October 2, 2023

Fall Senses

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Quite some time ago now, I wrote two stories leading up to the opening of the fall hunting seasons. The first one titled, “Fall Senses” I will post here today. The second I will do in two parts, the first part beginning on Thursday followed by Part II on Monday November 6th.

Here is Fall Senses.

Fall Senses
By Thomas Remington

Aaahhhhh! The smell of autumn is in the air. Is there really anything like that familiar smell of fall in Maine? I’ve traveled around some and lived in other parts of the United States enough to know that every region has four seasons to some degree – some so subtle that it takes a while living in a region to notice season changes. I’ve been living in Florida now year round for about 5 years. Now I can tell when fall is in the air here. When I first came down here, it was laughable when people talked of there being fall in the air. Living most of ones life in Maine and experiencing the extreme season changes makes it that much more difficult to sense the changes in places where the transition is not that noticeable.

There is something magical about walking outside in mid-October on a frosty morning and smelling rotting foliage that has fallen from the trees only a couple of weeks prior. The stubborn leaves such as winter beech and scrub oak cling tightly to their host trees. The already fallen leaves begin to curl and become dry and crunchy sounding when you walk on them. The brilliant colors of what seems only a few days ago are now turning brown and the pine trees are also shedding some of its summer clothing in preparation of the harsh winds and snows about to dominate the landscape. What once seemed only a thick and sometimes non-penetrable forest, now opens to reveal itself in a way that drives many away because of its starkness and lack of color. For those who know what is actually in there, it is a magnate and a world of discovery and beauty.

So what is so magical about that familiar smell? It really isn’t a pleasant smell. It is strong and pungent and often makes the inside of your nostril sting. I don’t think it is the actual odor that tingles the senses as much as it is association. After all, isn’t that what helps us to remember odors. Most times we connect a specific smell with an event. Perhaps it is something that we are doing at the time that we thoroughly enjoy that helps us to recall. To me the odor that comes from an outboard motor triggers memories in my brain that take me back to hours and hours of fun times at the lake water skiing, swimming and playing with boats. So too is the smell of fall related to the memories of hunting and being in the woods for long stretches of time.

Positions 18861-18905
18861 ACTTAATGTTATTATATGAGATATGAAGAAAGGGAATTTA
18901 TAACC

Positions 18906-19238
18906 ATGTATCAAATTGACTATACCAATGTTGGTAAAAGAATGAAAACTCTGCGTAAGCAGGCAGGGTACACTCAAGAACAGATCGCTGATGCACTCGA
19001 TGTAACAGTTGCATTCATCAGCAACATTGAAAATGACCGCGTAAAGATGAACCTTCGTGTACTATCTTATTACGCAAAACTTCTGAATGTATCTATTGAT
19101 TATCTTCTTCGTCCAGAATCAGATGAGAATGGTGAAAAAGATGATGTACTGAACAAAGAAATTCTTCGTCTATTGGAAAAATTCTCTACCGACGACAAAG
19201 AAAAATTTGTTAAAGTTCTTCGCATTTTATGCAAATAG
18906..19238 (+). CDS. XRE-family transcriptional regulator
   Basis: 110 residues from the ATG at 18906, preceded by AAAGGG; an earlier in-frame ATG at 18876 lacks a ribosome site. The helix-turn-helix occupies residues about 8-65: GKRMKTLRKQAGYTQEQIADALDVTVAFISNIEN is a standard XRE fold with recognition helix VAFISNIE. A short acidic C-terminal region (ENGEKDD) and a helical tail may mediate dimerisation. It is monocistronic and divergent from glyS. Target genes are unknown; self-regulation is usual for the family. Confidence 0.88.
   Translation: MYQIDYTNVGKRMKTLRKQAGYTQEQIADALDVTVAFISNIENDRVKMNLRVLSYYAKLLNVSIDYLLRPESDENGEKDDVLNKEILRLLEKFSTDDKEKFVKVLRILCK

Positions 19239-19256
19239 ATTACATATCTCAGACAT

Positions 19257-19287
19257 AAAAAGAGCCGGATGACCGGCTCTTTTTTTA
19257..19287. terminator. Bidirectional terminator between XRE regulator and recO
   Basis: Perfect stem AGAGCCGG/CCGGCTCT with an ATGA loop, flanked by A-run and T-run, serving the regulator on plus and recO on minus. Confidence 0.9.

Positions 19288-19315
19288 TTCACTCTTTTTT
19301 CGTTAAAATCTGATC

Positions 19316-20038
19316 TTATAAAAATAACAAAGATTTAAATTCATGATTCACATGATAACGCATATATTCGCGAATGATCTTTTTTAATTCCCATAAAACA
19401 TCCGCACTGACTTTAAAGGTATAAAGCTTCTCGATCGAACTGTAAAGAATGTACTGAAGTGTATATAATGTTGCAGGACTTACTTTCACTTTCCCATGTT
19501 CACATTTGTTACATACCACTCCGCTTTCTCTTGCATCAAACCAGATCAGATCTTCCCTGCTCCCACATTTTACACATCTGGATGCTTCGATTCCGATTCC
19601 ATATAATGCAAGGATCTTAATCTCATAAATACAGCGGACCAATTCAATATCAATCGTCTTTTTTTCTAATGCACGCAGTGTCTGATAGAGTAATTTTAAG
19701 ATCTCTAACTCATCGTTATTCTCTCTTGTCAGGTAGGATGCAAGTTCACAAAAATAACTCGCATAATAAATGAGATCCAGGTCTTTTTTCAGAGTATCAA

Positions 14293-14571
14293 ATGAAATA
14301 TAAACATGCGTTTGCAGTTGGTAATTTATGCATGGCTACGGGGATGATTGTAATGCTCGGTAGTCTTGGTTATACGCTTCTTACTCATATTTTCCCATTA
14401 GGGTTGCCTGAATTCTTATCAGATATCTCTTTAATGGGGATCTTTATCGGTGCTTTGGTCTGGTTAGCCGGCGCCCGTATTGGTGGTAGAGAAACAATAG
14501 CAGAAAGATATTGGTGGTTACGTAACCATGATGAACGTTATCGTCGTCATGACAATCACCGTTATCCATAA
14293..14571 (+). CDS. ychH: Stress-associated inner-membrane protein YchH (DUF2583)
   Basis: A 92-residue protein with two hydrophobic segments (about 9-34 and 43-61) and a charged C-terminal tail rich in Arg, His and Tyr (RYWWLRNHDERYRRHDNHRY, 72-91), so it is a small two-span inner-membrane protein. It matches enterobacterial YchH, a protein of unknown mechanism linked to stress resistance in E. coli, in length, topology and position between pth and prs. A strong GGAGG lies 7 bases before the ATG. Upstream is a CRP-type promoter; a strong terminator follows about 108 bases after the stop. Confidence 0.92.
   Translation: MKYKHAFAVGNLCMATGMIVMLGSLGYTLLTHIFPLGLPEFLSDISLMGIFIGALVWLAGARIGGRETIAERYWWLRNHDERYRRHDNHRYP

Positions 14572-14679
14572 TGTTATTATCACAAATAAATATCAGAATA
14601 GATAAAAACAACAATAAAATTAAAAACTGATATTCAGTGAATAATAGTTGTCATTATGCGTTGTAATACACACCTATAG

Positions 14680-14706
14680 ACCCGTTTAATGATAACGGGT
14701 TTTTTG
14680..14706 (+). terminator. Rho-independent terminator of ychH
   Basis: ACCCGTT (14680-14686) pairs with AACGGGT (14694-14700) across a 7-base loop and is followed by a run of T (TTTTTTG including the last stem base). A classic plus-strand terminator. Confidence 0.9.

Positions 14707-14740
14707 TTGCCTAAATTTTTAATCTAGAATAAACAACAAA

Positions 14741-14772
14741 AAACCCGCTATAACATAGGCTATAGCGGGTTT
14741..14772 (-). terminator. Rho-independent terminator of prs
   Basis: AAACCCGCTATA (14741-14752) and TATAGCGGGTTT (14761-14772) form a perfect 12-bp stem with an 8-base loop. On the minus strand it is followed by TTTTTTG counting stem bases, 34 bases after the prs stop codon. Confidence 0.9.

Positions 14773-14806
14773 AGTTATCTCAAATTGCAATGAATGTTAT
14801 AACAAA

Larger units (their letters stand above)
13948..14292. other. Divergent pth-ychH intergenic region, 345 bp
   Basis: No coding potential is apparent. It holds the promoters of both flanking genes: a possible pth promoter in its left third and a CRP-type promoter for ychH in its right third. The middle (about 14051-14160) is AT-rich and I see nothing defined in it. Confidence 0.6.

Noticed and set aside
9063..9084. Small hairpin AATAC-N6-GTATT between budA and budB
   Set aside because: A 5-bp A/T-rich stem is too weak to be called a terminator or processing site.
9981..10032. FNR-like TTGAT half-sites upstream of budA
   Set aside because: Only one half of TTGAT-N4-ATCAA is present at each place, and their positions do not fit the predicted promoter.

Fall is a time that means different things to different people. For me it signals hunting season. Ducks are migrating, geese are honking overhead, and the partridge have ceased their incessant drumming and are now seen sunning themselves in the bright sunshine on a cold day. The apples have fallen and the deer can begin their evening treks to the old orchards in search of a delicious Macintosh or a Golden Delicious. The oak trees are also shedding their crops of big acorns and if it is a good year, the beech trees will offer up some hearty feasts for the squirrels, partridge and deer. All of these events seem to culminate around the same time of year to usher in an event that’s cherished by many Maine natives.

The days grow shorter and the nights get colder and most hunters believe the combination of these two prompts the whitetail deer to start moving around more in search of food supplies to get fattened up for the long winter ahead. Mating season begins in the fall as well and in many instances, affords spectators a glimpse under a car light or a flash of tail in the woods as they are roaming about seemingly out of control by the urges that Mother Nature bestows upon them.

Our senses are keen, if we pay attention to them. Our eyes take in more photographic impressions to the brain but too many times we are too busy to click the shutter and embed that moment into our thought file. Fall can be a dismal time of year for many because they refuse to see what is hidden in the natural beauty around them. The forest is open and the moments to capture are endless but you have to go into the woods, deep in the woods many times and remain quite and watch.

The years I have spent hunting in the Maine woods for me has etched what seems an endless supply of moments – moments that sometimes cannot be described. There have been times when the silence was overpowering, the scenic vistas unending, the recollection of the monster buck quartering away in the morning sunlight with steam spraying in two directions as he breathed surreal and they are mine – mine to share if I choose. Do you have yours?

All of this adds up to one thing. Fall is here and what is magical about it comes from within. A world that becomes stirred-up beginning in September and reaches a rolling boil by about November first each year. One little smell on a cold and frosty morning can trigger a chain of events that can become uncontrollable.

Tom Remington